Bibliophile essay contest – Entrant #13

From Craig Harris @ Bridge of Dreams

Ok, I’ll admit it.
I started out with comic books.
Just a few at first, but it got out of hand pretty quickly.

I graduated to the hard stuff and quickly spiraled out of control. In high school I’d skip lunch and spend the money in musty bookstores on Jackson Blvd., their names long forgotten. By the time I was 16, I was over the edge. I conned my father into a major advance on my allowance to buy the signed, limited edition of Gary Snyder’s Regarding Wave at my regular haunt, Circle Books.

One day Doug and Gordon, who owned Circle and put up with me hanging around almost every day, paid me $20 to help them unload a shipment of books. Of course they knew full well I would spend that $20 right away – on more books.
Little did I know that would be my last paying work in the book business for almost 34 years.
Yes, I had been pulled into the maelstrom of … book collecting!
Almost five years ago I woke up, found I had been working all that time in the Family Business I Never Wanted To Be In, was running it in fact, and there was a bit of a rough spot – actually a major crisis. I did all the right things and was still turned out. There always has to be a fall guy. I looked around at the alternatives, and the more I thought about it – be your own boss, work from home, low overhead, no employees, travel on your own terms, and look at all this, well, inventory I’ve got to start with – the more sense it made to reinvent myself as a bookseller.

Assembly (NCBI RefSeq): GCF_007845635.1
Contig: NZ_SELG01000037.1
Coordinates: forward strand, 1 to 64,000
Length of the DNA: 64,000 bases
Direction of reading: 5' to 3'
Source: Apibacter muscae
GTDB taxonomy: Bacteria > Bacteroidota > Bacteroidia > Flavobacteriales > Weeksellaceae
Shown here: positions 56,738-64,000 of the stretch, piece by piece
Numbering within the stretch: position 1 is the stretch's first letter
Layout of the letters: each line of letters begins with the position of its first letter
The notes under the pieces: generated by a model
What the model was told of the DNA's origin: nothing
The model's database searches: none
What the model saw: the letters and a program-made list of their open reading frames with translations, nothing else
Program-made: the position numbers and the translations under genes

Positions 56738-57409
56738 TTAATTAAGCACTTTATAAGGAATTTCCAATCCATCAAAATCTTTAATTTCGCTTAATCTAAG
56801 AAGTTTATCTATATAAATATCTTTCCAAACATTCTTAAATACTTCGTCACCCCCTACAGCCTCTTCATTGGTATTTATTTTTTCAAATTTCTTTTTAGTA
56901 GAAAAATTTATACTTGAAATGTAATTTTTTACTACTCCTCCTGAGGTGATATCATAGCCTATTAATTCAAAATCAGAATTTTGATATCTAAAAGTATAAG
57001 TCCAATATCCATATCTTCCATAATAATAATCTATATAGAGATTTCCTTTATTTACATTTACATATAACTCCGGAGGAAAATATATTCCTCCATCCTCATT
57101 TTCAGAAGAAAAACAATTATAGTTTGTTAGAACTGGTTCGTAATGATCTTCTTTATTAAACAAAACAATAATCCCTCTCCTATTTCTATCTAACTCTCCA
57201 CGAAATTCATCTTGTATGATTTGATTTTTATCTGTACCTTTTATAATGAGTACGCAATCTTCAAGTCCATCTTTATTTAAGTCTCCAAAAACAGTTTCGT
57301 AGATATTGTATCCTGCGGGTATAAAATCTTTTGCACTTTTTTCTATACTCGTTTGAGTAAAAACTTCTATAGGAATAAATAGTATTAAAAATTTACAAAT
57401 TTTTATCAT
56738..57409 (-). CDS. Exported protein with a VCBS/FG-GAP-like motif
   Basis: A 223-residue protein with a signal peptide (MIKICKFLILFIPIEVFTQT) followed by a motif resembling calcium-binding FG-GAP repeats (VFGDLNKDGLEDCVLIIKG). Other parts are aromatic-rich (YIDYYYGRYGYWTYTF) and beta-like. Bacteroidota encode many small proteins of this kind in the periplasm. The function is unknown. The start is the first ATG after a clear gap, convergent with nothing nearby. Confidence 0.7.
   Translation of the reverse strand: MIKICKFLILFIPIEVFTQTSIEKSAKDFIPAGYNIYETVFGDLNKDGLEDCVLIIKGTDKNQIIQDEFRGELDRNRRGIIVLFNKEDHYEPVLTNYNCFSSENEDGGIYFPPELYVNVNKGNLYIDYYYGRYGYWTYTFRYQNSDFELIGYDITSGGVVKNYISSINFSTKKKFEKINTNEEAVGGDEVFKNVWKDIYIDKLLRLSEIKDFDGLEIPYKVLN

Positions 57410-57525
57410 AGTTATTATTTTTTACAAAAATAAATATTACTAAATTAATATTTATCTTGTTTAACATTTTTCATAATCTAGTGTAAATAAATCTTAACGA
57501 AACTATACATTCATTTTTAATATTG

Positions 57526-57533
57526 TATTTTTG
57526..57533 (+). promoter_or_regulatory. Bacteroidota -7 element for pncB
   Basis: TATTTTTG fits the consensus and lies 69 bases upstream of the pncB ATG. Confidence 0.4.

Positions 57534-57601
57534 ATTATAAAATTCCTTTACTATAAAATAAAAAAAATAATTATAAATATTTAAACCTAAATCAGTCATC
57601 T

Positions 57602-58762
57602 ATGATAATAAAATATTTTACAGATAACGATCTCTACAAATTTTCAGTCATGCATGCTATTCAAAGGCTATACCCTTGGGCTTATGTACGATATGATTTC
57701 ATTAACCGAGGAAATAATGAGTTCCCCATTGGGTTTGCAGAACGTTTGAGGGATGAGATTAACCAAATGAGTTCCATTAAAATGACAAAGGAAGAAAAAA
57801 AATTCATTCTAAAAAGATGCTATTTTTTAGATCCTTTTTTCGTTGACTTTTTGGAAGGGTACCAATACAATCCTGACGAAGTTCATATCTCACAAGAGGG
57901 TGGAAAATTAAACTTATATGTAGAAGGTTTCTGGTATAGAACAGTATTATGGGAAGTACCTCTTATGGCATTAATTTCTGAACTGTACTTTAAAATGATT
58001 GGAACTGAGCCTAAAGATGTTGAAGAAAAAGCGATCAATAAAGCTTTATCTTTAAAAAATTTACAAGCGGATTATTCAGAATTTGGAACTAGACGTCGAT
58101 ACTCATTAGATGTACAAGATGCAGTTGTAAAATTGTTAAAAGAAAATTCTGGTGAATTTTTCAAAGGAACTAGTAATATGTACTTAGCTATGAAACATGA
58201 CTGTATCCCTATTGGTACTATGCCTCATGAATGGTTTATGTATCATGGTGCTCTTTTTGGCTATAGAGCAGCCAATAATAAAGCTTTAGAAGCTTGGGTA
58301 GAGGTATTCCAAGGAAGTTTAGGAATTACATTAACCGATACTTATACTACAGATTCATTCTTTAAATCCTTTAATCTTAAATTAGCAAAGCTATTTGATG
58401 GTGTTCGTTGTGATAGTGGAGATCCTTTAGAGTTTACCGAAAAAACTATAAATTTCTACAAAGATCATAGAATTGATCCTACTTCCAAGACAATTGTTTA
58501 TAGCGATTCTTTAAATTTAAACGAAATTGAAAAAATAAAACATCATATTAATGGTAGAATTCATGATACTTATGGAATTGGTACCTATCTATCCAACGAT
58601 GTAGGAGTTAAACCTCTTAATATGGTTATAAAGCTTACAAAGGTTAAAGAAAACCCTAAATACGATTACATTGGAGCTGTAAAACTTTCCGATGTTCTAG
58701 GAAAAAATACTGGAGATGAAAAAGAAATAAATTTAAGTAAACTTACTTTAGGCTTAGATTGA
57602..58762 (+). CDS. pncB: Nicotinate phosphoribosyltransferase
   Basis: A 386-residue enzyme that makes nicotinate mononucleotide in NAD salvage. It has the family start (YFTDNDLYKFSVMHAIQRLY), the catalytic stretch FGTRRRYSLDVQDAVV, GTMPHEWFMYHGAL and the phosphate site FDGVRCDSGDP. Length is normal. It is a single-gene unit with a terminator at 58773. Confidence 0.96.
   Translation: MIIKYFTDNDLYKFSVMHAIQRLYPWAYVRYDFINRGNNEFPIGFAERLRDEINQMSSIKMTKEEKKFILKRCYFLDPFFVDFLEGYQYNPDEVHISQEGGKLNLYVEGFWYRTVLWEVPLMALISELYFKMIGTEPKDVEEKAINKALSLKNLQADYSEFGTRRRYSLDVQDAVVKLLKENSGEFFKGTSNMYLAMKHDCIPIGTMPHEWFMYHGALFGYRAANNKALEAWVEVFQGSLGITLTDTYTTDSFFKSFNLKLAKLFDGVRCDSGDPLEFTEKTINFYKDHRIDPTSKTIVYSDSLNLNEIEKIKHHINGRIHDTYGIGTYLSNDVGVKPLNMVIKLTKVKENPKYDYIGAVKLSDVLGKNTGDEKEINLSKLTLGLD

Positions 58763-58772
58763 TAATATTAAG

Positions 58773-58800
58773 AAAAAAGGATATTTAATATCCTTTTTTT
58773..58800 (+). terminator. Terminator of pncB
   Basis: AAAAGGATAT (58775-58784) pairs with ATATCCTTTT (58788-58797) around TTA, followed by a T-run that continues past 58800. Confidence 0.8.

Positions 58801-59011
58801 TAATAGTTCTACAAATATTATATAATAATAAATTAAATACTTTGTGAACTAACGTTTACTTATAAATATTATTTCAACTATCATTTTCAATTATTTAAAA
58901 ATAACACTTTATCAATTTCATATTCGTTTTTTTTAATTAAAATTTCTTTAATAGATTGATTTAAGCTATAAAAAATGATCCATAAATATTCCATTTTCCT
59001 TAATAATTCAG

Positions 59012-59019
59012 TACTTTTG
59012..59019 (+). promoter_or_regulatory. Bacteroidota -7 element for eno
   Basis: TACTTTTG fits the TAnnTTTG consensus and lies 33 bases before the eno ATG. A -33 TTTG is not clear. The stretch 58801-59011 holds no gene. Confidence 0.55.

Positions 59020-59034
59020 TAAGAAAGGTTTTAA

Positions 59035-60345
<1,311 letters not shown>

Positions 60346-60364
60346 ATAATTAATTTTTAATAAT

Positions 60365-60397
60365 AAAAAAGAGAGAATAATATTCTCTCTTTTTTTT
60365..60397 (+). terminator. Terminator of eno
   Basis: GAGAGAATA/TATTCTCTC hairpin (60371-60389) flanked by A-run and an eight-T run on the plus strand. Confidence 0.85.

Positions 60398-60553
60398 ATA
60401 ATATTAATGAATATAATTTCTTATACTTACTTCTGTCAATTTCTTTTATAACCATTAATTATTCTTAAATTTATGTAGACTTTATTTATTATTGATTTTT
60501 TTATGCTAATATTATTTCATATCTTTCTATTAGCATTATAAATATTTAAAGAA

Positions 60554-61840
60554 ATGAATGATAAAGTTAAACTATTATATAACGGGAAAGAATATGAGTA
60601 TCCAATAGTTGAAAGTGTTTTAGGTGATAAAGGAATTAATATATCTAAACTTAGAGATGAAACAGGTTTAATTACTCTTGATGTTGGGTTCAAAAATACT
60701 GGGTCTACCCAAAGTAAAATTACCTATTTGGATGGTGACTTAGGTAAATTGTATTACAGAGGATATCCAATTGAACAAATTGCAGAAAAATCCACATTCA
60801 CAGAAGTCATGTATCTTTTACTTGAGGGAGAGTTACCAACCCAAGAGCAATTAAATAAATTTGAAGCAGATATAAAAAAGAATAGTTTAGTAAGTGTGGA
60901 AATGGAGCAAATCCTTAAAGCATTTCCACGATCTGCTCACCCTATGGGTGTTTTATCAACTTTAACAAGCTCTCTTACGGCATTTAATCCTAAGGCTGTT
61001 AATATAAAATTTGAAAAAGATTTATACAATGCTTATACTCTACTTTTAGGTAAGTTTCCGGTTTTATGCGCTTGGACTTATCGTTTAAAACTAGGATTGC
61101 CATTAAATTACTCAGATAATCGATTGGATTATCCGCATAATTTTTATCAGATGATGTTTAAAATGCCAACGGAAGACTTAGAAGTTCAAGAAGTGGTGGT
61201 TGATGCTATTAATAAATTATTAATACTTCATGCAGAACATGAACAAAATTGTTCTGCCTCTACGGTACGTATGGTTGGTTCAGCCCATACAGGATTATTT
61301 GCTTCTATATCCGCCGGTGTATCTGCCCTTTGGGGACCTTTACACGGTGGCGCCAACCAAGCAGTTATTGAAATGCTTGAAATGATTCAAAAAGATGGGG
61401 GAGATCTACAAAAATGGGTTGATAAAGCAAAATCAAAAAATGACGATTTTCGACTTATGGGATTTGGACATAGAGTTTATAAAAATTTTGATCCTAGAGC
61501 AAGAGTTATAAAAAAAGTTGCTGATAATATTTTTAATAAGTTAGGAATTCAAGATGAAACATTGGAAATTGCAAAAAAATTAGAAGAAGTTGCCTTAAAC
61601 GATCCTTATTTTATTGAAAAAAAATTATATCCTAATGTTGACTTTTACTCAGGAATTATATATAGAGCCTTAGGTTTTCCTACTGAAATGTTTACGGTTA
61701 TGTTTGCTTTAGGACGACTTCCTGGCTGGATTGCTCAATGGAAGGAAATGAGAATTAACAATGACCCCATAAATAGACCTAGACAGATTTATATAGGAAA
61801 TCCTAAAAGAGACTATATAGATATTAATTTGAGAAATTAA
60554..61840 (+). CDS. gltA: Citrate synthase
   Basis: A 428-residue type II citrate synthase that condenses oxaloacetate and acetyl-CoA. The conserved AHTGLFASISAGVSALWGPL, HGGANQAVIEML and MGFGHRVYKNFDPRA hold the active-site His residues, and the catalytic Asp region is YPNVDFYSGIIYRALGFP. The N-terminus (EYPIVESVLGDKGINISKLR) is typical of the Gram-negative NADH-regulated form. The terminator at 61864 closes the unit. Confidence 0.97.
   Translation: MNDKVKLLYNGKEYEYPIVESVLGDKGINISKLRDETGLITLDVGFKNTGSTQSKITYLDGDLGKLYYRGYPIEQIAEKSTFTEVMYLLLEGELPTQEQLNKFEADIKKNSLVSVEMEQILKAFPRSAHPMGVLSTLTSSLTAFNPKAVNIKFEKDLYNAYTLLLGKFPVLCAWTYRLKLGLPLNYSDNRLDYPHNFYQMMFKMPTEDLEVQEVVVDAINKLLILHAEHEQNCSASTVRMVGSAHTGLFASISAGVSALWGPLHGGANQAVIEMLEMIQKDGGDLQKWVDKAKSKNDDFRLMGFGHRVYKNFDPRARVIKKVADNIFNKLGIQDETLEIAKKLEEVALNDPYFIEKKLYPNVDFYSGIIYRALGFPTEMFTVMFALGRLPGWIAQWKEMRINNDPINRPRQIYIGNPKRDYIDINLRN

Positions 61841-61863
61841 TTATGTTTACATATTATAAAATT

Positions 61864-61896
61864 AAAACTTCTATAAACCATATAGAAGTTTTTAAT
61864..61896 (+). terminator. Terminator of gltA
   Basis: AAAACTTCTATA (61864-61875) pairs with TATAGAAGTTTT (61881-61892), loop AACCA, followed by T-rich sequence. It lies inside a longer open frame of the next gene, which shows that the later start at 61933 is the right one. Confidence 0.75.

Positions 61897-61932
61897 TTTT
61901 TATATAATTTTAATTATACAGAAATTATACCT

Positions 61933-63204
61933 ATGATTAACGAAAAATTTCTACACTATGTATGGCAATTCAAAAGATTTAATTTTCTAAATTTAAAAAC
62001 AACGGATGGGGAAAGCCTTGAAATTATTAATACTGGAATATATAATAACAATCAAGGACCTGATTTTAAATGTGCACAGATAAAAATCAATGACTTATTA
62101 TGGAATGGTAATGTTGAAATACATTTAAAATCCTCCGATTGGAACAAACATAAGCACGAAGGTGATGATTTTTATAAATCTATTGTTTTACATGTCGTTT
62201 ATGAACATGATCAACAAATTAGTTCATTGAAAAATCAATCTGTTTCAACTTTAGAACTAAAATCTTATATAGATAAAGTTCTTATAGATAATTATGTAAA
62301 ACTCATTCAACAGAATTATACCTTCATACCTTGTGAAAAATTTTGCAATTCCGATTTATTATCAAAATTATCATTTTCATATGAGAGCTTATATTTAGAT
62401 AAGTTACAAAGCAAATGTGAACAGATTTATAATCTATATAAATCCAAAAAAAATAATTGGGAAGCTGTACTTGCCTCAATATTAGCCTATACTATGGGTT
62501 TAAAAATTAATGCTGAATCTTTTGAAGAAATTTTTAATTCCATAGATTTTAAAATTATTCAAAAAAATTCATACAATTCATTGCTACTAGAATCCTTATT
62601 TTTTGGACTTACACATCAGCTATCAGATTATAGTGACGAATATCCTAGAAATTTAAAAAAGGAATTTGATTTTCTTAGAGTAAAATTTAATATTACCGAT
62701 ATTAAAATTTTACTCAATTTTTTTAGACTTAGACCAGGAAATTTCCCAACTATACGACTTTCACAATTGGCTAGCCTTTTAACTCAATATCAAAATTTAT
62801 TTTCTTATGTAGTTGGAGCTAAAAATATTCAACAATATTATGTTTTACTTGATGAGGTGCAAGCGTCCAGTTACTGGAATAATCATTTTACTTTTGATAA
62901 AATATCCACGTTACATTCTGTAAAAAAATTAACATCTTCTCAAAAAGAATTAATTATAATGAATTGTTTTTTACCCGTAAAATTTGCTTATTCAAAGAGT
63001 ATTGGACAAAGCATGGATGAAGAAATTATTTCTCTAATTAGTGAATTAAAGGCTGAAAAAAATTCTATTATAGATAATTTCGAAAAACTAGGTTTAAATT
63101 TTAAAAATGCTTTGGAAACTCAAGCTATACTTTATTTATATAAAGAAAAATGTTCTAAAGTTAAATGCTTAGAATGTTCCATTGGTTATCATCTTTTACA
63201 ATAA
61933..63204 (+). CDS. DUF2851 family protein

Now I ask myself why I waited so long to do this, and I don’t really have a good answer. So be it.

It’s not easy, but I can’t imagine doing anything else. There are advantages. I have very short meetings since it’s always clear who screwed up, and if I want a quick lift I can listen to the traffic report when I walk to the garage. And there’s never a lack of books to read.

Even that copy of Regarding Wave.

Craig

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